Dr. Danielle Perret and Dr. Charles Rosen have published an article in this months Pain Medicine that is worth the time it takes to read it. It is almost 10 pages long and it adresses nicely issues such as “frequent application of interventional techniques “ , the Charite Disc, the fact that the US uses 99% of the worlds hydrocodone supply, ultrashort acting fentanyl, and most importantly, conflicts of interest in pain education and research in the context of industry support. They also make a case for a potential solution. Dr. Rosen is one of the founders of the Association for Medical Ethics (AME).
AME is an organization:
“intended to promote full financial disclosure in the practice of medicine and research. Namely, the association recognizes that the patient and the practicing physician have a right to realize if a drug or device manufacturer paid the authors of a positive study; the amount and nature of finacial compensation should also be transparent.”
The authors state that the AME is the only organiaztion – as well as Website – that lacks industry funding. They descibe the obvious advantages of such an organization. I had never heard of this organization before but the concept seems quite appealing. Their Website is rather brief but worth a visit. It costs nothing to join except declaring that you will not accept money from any industry source. They do evidence reviews on their site similar to Cochrane reviews that were fun to read- especially the IDET material.
In discusssing interventionalist’s they underscore the need for competency assessment of many poorly trained interventionalists who are out there practicing, the paucity of evidence in this field, and the incentive for physicians to overuse potentially lucrataive procedures. I completely agree. I am sure many of us have been horrified by the abuse we witness in our field. I recently saw an elderly man who relocated to New Hampshire (where I practice) from Florida who wanted me to provide him the epidural injections that were so useful to him in Florida. I obtained a copy of his procedure notes and could not believe that the “interventionalist” was performing four transforaminal injections at a time for this gentleman with a nonoperated and otherwise normal back. A single interlaminer injection would be the indicated procedure at probably one fifth the cost and with only a fraction of the risk!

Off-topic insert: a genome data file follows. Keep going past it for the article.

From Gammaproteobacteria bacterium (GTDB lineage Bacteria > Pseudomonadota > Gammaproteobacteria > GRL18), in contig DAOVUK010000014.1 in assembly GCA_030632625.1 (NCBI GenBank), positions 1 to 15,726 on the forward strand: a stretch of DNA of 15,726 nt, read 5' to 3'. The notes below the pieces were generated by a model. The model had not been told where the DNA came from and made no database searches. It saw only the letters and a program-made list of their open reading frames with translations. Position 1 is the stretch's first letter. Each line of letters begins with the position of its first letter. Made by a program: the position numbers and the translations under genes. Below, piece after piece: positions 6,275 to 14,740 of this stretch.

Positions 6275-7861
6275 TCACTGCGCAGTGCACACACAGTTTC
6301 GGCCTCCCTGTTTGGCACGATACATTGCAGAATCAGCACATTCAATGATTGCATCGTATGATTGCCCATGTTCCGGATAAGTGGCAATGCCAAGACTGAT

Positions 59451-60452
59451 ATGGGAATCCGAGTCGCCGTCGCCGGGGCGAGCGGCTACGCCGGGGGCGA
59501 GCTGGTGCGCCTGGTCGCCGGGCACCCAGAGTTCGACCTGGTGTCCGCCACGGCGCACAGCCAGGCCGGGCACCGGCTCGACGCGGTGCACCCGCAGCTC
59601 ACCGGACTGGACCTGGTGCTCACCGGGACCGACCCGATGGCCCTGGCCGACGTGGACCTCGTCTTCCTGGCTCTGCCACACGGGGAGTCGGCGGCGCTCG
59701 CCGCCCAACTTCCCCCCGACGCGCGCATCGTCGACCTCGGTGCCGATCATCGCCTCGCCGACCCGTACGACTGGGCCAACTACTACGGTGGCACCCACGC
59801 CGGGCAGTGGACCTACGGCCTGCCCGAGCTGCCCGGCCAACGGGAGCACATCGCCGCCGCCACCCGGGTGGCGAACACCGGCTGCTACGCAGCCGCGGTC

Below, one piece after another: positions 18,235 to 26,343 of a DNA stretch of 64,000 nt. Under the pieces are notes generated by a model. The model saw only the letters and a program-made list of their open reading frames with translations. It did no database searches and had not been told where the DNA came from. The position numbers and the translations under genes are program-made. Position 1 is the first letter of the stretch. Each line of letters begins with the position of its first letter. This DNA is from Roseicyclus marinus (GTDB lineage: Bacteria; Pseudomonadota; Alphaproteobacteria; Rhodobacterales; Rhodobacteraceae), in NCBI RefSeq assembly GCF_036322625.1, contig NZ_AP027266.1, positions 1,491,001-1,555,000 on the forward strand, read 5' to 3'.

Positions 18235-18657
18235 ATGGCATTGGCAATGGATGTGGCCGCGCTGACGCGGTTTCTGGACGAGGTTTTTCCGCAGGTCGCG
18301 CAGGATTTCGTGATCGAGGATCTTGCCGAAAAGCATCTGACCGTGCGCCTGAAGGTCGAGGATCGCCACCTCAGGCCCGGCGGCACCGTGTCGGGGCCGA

I have momentarily wondered why pharmaceutical companies came out with Onsolis (fentanyl buccal soluble film) and Fentora (fentanyl effervescent buccal tablets) when Actiq (fentanyl buccal lozenges) was already available. Since as far as I can tell there is no clinical advantage of one over the other, the answer can only be money. I have seen patients presenting in my office with chronic pain using these incredibly expensive drugs for no good reason. I have used Actiq twice that I can recall in nonterminal patients- but both times with good reasons. Of course, the data supporting the use of these drugs comes from pharmaceutical manufacturers. Does breakthrough pain even occur in patients with chronic pain? Is ultrashort acting fentanyl more or less safe then other oral opioids? Are there side-effects unique to these drugs that we are as yet unaware of? Is there an unbiased individual who can answer these questions? We know from reviewing the Infuse (my last post) data that pharmaceutical company funded data is biased; anybody that accepts funds from device or drug manufacturers is biased; and there can be no doubt about that (unless you are a choirboy- see my last post).
In their conclusion, these authors state:
“Medicine should return to being independant, unbiased, and guided only by what is best for the patient, not necessarily what the patient or the medical manufacturers want”.
We will not quibble with the fact the the device and drug manufacturers are responsible to ther shareholders for profit as their primary motivator. I believe that in general they are interested in patient well-being and safety as well but this concern can easily be subjugated by an overwhelming and severely biased assessment of the value of their product. I also believe that millions or billions of dollars is incentive enough to create criminals out of doctors or device and drug manufacturers. The stakes are so enormous that lying and deceiving for dollars becomes a very real option. To read about the Cumbria Worlds Biggest Liar competition select the following link.